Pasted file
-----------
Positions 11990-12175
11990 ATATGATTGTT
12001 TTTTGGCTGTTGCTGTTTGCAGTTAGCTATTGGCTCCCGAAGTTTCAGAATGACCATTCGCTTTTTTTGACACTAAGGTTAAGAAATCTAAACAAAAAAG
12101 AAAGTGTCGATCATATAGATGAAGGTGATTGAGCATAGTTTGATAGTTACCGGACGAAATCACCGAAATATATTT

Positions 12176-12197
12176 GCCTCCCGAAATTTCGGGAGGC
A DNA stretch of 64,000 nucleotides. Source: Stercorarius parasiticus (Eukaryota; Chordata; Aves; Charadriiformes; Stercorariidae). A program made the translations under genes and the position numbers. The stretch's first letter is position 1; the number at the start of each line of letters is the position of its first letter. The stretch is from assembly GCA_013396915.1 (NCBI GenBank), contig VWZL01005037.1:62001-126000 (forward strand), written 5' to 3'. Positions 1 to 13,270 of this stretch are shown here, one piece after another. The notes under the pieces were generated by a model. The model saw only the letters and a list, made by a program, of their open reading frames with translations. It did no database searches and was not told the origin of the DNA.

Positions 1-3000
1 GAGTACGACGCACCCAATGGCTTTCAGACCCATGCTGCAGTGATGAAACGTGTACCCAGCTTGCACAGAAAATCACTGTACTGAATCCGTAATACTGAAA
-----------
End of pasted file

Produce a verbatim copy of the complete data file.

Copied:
Positions 11990-12175
11990 ATATGATTGTT
12001 TTTTGGCTGTTGCTGTTTGCAGTTAGCTATTGGCTCCCGAAGTTTCAGAATGACCATTCGCTTTTTTTGACACTAAGGTTAAGAAATCTAAACAAAAAAG
12101 AAAGTGTCGATCATATAGATGAAGGTGATTGAGCATAGTTTGATAGTTACCGGACGAAATCACCGAAATATATTT

Positions 12176-12197
12176 GCCTCCCGAAATTTCGGGAGGC
A DNA stretch of 64,000 nucleotides. Source: Stercorarius parasiticus (Eukaryota; Chordata; Aves; Charadriiformes; Stercorariidae). A program made the translations under genes and the position numbers. The stretch's first letter is position 1; the number at the start of each line of letters is the position of its first letter. The stretch is from assembly GCA_013396915.1 (NCBI GenBank), contig VWZL01005037.1:62001-126000 (forward strand), written 5' to 3'. Positions 1 to 13,270 of this stretch are shown here, one piece after another. The notes under the pieces were generated by a model. The model saw only the letters and a list, made by a program, of their open reading frames with translations. It did no database searches and was not told the origin of the DNA.

Positions 1-3000
1 GAGTACGACGCACCCAATGGCTTTCAGACCCATGCTGCAGTGATGAAACGTGTACCCAGCTTGCACAGAAAATCACTGTACTGAATCCGTAATACTGAAA